Issue 084

January 2012

FO navigates the twists and turns of Brazil’s deadly dancing martial art.

1. Freedom fighting

Capoeira originated from the African slaves of Brazil and was used as a tool for survival in times of great oppression. The slaves geared the martial art towards defending themselves against their oppressors, who often would have been armed and mounted on horses.

2. Undeniable skills

With the flexibility, agility, and balance that can be learned from capoeira, it would be foolish for any fighter to discount the usefulness of this fighting style. Some of the moves themselves can be deceptively devastating. Not convinced? Check out Brian Ebersole’s spectacularly bizarre cartwheel kick KO of Shannon Forrester.

3. Crouching Brazilian, hidden head kick

Capoeira is divided into two main types: Angola and Regional. Angola is slower, more theatrical and practiced low down in an almost crouching position. Regional is faster and more upright, more like the fighting style known to the world as ‘capoeira.’ 

4. The ginga

The ginga is to capoeira what the shuffle step is to boxing; it is the art’s basic and fundamental movement. Rocking back and forth, the aim is to keep the capoeirista in constant motion, making them a difficult target for their opponent. Think Dominick Cruz plus back flips.

5. Acrobatic attack

Counter striking is the name of the game with this deadly dance. Most of capoeira’s attacks are performed with the legs, such as swirling kicks and leg sweeps. Punches and elbow strikes are also on the attack menu, and all strikes are aimed at the face or other vital body parts. Now you know where ‘break dancing’ gets its name from.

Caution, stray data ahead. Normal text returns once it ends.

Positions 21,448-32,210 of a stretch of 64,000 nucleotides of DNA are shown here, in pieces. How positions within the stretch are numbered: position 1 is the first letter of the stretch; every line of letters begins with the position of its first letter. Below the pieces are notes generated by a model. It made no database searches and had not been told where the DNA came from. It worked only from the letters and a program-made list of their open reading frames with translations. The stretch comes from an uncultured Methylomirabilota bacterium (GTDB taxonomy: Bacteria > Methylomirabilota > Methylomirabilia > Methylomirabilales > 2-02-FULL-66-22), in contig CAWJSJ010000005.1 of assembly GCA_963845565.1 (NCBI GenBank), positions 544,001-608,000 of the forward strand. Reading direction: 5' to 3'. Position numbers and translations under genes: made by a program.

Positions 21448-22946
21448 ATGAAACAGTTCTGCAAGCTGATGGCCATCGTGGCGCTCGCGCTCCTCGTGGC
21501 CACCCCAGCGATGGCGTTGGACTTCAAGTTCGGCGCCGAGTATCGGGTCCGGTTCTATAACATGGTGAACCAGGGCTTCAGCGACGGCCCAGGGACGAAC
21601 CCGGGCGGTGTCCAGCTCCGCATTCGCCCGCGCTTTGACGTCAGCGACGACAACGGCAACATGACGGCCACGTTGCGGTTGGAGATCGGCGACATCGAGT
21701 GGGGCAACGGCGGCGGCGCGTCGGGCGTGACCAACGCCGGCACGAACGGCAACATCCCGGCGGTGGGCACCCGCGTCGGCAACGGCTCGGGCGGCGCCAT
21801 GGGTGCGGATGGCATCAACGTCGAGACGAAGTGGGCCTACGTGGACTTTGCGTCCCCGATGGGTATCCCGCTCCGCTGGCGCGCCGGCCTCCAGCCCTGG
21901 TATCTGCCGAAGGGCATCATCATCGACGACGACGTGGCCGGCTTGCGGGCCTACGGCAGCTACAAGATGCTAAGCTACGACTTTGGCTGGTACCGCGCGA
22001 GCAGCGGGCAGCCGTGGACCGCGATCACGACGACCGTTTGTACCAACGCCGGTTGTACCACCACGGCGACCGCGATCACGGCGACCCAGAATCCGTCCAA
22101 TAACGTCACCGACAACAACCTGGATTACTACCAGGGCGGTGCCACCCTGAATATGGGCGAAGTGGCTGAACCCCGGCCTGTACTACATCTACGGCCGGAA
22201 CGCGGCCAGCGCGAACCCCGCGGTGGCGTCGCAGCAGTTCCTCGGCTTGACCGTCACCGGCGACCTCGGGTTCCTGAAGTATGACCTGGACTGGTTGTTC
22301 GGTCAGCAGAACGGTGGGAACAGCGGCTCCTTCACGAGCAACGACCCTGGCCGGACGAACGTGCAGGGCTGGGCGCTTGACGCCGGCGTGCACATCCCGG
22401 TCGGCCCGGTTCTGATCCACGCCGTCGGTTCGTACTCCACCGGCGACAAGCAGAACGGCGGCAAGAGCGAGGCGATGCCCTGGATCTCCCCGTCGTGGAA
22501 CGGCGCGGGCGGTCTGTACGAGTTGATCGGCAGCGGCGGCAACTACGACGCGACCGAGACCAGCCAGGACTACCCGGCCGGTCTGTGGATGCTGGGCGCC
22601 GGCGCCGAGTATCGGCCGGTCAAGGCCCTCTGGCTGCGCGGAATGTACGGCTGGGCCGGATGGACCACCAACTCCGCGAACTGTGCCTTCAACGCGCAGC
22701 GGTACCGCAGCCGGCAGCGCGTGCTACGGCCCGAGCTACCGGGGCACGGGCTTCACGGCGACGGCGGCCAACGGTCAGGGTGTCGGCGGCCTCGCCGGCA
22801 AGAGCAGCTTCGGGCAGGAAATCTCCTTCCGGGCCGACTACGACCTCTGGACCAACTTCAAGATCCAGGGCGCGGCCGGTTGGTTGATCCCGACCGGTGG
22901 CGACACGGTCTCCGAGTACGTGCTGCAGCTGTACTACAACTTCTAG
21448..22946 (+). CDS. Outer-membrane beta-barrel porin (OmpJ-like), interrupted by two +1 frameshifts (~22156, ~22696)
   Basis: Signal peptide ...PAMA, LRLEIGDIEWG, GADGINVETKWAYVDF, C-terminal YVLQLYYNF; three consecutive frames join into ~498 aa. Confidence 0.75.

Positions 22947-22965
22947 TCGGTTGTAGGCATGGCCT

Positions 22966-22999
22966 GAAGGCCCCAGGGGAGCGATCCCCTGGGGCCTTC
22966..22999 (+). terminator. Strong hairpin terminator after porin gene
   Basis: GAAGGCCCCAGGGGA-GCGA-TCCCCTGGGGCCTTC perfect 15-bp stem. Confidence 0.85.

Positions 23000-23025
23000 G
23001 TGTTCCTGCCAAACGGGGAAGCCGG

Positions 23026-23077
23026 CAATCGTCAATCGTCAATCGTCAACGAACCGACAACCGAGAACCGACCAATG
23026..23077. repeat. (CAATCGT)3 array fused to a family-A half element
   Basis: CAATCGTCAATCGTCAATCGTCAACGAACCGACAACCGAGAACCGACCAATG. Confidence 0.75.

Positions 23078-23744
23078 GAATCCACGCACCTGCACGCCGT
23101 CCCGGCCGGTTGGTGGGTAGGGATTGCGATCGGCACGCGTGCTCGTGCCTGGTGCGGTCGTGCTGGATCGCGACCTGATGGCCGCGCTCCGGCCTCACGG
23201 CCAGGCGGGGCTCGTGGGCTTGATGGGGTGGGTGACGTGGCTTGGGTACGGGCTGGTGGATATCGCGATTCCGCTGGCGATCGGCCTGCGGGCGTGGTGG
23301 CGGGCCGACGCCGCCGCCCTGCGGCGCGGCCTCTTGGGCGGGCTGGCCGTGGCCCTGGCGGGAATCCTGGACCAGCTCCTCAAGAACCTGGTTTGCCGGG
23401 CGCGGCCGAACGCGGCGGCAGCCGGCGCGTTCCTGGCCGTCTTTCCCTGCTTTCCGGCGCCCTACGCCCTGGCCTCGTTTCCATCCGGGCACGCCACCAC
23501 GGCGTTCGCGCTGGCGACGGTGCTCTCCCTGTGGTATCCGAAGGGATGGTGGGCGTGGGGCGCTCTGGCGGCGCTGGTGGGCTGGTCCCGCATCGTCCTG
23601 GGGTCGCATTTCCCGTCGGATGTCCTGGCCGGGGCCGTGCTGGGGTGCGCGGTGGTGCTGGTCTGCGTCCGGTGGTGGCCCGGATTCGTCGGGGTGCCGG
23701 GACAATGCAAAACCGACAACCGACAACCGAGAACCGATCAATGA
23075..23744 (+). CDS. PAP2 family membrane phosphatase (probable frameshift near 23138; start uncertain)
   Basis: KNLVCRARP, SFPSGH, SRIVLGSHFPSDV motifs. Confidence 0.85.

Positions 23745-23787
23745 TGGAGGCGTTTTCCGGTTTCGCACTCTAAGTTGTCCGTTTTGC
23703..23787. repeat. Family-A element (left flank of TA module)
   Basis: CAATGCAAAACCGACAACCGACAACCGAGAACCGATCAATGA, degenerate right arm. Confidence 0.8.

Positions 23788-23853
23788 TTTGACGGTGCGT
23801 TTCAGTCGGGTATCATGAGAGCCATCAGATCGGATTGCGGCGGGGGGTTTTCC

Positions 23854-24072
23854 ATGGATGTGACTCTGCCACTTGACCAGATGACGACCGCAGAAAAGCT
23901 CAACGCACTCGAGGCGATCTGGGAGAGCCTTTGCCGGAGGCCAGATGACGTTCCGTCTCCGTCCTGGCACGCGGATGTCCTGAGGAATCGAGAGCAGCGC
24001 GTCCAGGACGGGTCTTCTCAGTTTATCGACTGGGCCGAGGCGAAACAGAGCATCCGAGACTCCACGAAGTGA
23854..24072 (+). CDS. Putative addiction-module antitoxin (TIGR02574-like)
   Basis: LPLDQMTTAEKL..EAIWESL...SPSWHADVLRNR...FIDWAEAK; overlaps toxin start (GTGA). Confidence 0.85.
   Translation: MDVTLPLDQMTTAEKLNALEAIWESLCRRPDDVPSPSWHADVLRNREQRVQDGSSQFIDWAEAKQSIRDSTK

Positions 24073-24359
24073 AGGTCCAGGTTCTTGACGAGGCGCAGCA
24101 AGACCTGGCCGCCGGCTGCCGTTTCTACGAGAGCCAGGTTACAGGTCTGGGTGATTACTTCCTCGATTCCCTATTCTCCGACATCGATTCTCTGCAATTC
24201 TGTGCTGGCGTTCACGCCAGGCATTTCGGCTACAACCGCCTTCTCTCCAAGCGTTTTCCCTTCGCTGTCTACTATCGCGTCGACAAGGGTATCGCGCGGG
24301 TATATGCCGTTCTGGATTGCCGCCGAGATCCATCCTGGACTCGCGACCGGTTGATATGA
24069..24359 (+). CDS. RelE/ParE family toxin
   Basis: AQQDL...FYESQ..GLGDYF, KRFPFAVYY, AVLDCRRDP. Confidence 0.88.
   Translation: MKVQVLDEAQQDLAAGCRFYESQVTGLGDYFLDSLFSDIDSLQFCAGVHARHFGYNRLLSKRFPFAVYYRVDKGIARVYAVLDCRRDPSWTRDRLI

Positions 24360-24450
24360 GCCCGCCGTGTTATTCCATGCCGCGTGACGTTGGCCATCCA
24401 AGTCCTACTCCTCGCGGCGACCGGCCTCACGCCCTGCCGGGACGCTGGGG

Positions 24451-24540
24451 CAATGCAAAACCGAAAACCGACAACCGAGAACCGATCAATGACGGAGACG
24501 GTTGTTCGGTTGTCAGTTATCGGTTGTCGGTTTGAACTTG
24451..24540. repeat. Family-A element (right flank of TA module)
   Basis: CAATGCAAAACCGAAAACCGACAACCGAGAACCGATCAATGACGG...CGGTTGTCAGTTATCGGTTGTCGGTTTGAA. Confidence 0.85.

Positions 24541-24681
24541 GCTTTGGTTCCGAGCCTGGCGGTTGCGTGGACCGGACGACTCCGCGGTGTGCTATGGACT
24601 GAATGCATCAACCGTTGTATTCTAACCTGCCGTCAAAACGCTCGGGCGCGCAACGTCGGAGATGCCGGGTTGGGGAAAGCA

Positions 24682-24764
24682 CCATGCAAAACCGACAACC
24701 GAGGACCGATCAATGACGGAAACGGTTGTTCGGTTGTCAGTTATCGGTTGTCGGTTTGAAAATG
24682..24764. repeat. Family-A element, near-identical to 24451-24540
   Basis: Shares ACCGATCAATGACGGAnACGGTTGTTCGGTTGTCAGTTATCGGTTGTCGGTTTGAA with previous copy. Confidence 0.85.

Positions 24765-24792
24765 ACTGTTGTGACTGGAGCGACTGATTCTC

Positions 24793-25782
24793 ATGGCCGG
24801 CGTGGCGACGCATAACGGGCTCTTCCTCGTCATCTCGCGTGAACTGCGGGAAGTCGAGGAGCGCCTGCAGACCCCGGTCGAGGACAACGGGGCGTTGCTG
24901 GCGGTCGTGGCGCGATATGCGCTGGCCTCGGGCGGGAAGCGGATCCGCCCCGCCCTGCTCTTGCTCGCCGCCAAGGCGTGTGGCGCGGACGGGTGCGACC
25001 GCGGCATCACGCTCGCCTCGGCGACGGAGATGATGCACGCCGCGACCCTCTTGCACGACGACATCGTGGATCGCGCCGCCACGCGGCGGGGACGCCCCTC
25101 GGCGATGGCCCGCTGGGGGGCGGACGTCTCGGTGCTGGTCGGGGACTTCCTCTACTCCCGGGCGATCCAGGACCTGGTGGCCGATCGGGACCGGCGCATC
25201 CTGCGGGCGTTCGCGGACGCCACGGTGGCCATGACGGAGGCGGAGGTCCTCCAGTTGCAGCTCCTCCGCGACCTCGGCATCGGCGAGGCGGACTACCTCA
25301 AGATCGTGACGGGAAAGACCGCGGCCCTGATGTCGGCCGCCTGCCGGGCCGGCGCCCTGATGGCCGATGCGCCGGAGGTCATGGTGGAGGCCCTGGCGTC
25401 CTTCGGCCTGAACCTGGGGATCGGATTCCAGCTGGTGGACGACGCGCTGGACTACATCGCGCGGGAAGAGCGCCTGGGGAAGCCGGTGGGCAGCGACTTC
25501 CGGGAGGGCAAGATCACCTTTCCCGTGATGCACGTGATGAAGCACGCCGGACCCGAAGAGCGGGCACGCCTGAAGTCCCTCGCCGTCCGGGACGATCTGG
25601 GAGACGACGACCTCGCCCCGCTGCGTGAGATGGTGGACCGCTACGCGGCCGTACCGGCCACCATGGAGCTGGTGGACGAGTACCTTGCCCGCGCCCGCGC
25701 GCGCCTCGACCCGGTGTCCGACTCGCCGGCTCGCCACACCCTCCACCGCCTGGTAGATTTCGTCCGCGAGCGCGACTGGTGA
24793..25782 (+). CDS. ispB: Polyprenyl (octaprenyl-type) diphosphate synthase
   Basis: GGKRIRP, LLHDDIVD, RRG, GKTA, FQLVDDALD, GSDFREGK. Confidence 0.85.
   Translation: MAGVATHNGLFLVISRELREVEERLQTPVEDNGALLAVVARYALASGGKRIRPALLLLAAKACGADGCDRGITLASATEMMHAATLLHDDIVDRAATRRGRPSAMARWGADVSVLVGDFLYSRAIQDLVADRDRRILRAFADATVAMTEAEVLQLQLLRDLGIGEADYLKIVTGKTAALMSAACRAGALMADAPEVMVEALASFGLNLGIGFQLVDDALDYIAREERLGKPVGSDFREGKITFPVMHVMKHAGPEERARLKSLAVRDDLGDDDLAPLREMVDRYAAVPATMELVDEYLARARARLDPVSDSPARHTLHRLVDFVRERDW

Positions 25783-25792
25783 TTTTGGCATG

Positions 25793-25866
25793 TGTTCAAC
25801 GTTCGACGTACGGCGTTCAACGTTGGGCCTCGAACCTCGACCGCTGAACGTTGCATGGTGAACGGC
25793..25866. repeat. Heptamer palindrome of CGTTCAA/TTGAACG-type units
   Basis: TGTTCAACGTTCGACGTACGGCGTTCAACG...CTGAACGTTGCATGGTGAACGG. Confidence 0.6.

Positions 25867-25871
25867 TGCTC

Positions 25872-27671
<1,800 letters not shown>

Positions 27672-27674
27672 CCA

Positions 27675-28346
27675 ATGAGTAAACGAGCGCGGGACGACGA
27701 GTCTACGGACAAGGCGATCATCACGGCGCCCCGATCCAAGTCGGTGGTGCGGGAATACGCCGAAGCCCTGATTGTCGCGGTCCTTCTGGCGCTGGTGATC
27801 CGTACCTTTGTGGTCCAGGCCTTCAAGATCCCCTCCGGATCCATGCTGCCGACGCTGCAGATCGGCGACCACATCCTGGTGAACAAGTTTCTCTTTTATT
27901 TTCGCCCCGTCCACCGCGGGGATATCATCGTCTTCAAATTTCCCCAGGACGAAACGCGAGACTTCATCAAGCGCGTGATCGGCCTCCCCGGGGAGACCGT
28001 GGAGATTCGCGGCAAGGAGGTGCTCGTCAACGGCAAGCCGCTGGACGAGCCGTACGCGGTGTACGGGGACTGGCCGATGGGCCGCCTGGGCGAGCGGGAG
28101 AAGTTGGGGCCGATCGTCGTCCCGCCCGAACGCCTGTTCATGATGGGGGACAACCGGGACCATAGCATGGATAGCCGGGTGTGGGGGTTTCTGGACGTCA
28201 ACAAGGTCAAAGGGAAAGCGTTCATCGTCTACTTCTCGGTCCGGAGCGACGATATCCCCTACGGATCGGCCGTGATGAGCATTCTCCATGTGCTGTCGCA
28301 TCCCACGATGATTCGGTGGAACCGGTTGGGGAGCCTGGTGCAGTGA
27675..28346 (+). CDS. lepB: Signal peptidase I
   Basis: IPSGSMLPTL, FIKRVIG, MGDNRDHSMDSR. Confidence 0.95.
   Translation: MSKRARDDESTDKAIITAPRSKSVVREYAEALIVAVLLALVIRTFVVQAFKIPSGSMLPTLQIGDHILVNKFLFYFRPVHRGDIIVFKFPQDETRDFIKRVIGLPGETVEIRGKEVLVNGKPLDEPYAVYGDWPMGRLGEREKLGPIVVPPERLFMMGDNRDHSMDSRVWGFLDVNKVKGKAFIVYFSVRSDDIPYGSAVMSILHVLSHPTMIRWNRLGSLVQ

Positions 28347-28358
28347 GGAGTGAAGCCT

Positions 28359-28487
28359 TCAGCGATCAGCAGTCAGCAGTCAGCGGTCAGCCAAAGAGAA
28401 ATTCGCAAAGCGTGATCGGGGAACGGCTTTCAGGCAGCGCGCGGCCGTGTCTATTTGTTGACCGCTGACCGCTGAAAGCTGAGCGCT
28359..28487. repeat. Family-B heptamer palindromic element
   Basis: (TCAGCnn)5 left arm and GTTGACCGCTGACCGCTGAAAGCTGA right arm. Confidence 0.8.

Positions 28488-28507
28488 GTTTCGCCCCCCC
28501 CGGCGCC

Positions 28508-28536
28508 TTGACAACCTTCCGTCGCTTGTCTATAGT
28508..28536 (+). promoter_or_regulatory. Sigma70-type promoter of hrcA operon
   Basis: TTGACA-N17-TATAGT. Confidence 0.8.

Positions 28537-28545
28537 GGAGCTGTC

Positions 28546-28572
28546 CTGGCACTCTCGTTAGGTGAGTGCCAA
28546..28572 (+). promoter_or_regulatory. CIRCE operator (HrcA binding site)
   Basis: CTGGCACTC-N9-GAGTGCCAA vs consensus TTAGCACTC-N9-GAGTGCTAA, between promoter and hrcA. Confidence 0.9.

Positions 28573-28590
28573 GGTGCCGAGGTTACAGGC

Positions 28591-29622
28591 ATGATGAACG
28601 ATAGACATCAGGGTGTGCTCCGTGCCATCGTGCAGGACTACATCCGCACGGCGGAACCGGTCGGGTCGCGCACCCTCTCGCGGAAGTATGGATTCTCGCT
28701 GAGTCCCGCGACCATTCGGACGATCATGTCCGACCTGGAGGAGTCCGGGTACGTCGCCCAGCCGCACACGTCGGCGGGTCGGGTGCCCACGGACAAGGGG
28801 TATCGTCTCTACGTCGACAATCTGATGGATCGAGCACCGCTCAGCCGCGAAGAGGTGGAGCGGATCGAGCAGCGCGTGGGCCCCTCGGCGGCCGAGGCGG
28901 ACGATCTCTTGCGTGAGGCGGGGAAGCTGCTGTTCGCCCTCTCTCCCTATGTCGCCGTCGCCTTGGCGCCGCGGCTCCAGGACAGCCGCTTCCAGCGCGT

6. Evasive maneuvers

The defensive principles of this art are based on avoiding attacks using evasive movements, rather than by blocking an opponent’s strikes. This style allows for a fighter to make swift and decisive counter attacks and also makes it easier to defend one’s self against multiple opponents simultaneously.

7. King of kicks

In an experiment conducted on the National Geographic show Fight Science, capoeira’s primary kick, Martelo-de-Negativa, was found to have the highest ratio of force to velocity when tested against the kicks of Muay Thai, taekwondo and karate, making it statistically the most efficient kicking technique.

8. Grooving up the ranks

Unlike many traditional martial arts, capoeira does not employ a strict universal ranking system. Some schools do not have any ranking system at all, and those that do use colored cordas (strings) instead of belts. As if that wasn’t unusual enough, the highest ranking color is white! Those crazy dancing Brazilians.

9. More than just a martial art

Capoeira is almost an entire culture unto itself. So much more than simply a form of fighting, this art incorporates songs, music and even entire festivals into its practice. Capoeira music is quite unique, the lead instrument being the berimbau. The songs vary in style and can be about a wide variety of subjects, such as tales from history or famous capoeiristas.

10. Play the game

A capoeira game is usually played in a roda (a circle of people) between two or more capoeiristas. The aim of the game is to demonstrate skill level rather than to simply defeat one’s opponent. These games are usually tame and friendly, although games between high-level practitioners can become very competitive and even dangerous.

Pro tip

It sounds like just plain common sense, but find a good teacher. Many of the moves in capoeira require very subtle shifts in position or distribution of weight in order to be performed successfully. These intricate movements can’t be mastered by simply watching clips on YouTube. Finding a high level instructor may be tricky outside of the art’s native Brazil, but, with the right tutoring, your technique will improve leaps and bounds.